Go here to share with your friends on Facebook: https://www.facebook.com/photo.php?fbid=557479837650444&set=a.134529786612120.26535.134490956616003&type=1&theater
This is a question that’s stirred some debate recently. Republicans have always considered Medicaid—a means-tested public benefit that’s received based on income guidelines, much like TANF or food stamps—to be welfare. Democrats lately have been contending that it’s not, especially within the context of the Medicaid expansion debate.
So, what do others have to say?
It’s telling that Pennsylvania, a state whose decision to expand Medicaid under the ACA is being touted by Maine Democrats today, places its Medicaid program within the state’s “Department of Public Welfare.” The Department’s home page lists “Medical Assistance” (the name for PA’s Medicaid program) right next to Cash Assistance and Food Stamps when directing visitors to apply for benefits (column on the right).
Idaho’s Medicaid program similarly falls under that state’s Department of Health and Welfare.
In Nevada, the Division of Welfare and Supportive Services determines eligibility for the Medicaid program.
Most states administer their Medicaid program under the same cabinet-level department as the rest of their welfare programs, such as cash assistance, food stamps, and rent subsidies. If it’s really health insurance and not welfare, wouldn’t Medicaid be administered by the states’ departments or bureaus of insurance?
The University of Pennsylvania’s School of Social Work considers Medicaid to be welfare, classifying it as non-cash assistance right next to Food Stamps and rent subsidies (page 18).
Even AARP considers Medicaid to be welfare.
Merriam-Webster Dictionary defines welfare, in part: “a government program for poor or unemployed people that helps pay for their food, housing, medical costs, etc. [emphasis added].”
Historically, Medicaid has always been cognizable as a welfare program, being signed into law originally as a part of President Lyndon Johnson’s “Great Society” initiative and factoring largely into the 1996 federal welfare reform law. In fact, prior to the national welfare reform, Medicaid coverage used to be automatically extended to those who receive cash welfare benefits.
As a means-tested public benefit that’s granted based on income guidelines, it has much more in common with Food Stamps and TANF than it does with Medicare or Unemployment Insurance, which are granted by virtue of age or employment, not means.
Of course, Medicaid, like other public benefits, is of vital importance for the truly needy in our society, but a growing number of Mainers and Americans believe that it’s not just the truly needy who are reaping the benefits of welfare.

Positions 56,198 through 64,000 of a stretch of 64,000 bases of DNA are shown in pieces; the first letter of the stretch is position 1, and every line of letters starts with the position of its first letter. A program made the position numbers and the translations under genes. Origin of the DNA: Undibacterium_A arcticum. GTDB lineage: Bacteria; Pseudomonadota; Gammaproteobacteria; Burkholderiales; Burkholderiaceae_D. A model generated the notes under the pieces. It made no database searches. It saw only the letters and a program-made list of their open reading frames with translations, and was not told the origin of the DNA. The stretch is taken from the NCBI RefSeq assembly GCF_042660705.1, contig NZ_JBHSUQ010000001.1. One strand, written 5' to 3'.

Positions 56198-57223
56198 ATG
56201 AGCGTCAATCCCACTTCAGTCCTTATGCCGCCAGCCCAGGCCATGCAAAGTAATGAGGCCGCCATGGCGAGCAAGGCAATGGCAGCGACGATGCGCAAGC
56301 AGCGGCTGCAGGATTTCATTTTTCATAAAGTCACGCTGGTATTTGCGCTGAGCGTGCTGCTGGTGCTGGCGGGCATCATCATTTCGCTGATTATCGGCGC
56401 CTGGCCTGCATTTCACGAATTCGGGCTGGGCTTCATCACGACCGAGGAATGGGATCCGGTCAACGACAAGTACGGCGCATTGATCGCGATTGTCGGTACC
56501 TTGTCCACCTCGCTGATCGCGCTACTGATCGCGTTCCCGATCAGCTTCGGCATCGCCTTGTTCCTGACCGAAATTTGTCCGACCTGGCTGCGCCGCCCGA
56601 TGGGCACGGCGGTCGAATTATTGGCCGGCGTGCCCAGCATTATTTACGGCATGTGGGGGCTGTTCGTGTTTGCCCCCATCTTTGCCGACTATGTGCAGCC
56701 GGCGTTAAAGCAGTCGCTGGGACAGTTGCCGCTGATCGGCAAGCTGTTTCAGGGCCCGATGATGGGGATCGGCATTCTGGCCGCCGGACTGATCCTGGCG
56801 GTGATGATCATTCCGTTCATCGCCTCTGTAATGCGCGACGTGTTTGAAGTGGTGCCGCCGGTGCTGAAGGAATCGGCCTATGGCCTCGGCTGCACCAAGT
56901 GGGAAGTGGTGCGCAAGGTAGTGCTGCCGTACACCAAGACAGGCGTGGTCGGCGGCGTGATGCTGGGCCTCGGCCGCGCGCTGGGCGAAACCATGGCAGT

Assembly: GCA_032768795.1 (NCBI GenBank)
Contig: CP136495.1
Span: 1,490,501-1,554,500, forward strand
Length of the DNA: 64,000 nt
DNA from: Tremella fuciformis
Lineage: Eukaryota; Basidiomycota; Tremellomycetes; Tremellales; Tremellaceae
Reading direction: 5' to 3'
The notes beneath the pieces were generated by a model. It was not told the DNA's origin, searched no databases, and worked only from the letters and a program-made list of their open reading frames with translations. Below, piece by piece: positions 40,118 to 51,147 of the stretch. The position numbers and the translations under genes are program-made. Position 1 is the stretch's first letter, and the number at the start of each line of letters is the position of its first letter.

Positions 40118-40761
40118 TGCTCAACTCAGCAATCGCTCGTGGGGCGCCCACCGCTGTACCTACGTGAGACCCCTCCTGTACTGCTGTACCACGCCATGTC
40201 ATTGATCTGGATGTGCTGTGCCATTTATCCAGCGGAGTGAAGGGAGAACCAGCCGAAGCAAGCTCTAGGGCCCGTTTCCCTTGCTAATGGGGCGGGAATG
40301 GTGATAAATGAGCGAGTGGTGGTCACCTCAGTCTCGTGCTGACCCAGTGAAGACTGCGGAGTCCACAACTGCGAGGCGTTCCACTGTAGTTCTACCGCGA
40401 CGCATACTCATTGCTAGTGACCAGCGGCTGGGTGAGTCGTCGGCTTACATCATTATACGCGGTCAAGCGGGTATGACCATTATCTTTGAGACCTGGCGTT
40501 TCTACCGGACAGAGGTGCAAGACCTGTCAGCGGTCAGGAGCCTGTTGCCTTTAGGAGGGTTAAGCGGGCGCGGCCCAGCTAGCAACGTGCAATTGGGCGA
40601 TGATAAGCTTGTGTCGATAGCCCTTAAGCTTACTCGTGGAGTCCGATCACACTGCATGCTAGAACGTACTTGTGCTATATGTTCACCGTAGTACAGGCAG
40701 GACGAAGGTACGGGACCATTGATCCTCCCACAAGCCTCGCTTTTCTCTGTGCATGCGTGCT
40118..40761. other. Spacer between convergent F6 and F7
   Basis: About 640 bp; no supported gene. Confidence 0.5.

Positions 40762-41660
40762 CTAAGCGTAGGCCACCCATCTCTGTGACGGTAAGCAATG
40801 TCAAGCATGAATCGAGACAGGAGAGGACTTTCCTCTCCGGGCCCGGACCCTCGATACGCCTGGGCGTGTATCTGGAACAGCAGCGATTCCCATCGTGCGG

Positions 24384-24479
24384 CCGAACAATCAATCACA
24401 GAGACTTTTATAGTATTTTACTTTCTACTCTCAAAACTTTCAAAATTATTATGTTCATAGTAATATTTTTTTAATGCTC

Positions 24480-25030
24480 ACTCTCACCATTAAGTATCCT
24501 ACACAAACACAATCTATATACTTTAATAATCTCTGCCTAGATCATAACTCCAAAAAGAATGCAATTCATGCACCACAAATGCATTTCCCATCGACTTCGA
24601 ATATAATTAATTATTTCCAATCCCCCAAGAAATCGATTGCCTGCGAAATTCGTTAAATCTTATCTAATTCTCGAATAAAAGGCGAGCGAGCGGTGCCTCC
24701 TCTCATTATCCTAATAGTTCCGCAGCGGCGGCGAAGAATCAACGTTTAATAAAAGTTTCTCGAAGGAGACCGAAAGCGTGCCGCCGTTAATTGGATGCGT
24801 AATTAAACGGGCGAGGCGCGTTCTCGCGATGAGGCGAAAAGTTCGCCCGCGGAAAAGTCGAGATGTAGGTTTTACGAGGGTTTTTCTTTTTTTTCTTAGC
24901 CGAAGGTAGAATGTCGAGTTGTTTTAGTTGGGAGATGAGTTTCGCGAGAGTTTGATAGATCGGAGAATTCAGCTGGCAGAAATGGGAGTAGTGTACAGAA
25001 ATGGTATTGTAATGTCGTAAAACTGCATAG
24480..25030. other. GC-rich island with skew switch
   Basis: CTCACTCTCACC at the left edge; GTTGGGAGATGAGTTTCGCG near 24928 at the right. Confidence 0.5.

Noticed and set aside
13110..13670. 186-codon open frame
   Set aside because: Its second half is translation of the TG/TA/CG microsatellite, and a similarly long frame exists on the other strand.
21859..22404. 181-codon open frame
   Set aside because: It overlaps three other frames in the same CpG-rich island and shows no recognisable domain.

It’s natural for Democrats to resist the term “welfare” as a descriptor of Medicaid. They don’t want to be the party of expanding welfare.
But that’s what it is, and that’s what they are.
· In 2011 Republicans finally capped Maine’s Temporary Assistance for Needy Families (TANF) eligibility at 5 years.
· Maine was previously one of only seven states to have no lifetime limit on these cash welfare benefits, belying the first word in the TANF acronym.
· Some of the savings from this reform were used to fund job location programs at DHHS, Dept. of Education, and Dept. of Labor, helping Mainers move from welfare to work.
· Partly as a result, Maine’s unemployment rate has dropped from 8% to 6.8% and there are 13,750 more employed Mainers.
Following is text from a one page handout from Maine DHHS on the reality of the welfare expansion being proposed by Democrats in Augusta.
June 6, 2013
Is Expanding Medicaid Right for Maine?
Consider the facts:
• The MaineCare program (Maine’s Medicaid program) has grown by $1 Billion since 2000 alone
• MaineCare enrollment has grown 80% in just 13 years, from 164,000 to340,000 people – 1 out of every 3 Mainers are on MaineCare
• MaineCare spending accounts for 25% of state spending, up from 13% just 15 years ago, taking away from investments in educations and infrastructure like roads and bridges
• Medicaid expansion would add an estimated 75,000 able-bodied adults to MaineCare – a program that is currently $200 million in the hole
• There are 3,100 disabled and elderly on waiting lists for services today, and MaineCare expansion would send state tax dollars to cover able-bodied adults that could be used instead to help those disabled and frail elderly waiting for home and community supports
• MaineCare expansion will cost Maine taxpayers as much as $75 million every year starting in just a few years
• The federal government says they will pay for some of the expansion, but has serious fiscal challenges that could threaten their ability to follow through on their commitment
• If Maine chooses not to expand MaineCare to non-disabled adults, there will be other options for them to get health coverage, including insurance subsidized by the federal government with no cost to Maine
Please read and share the following internal memo sent to the press discussing the Democrats plan to attach welfare expansion to paying Maine’s hospital bills.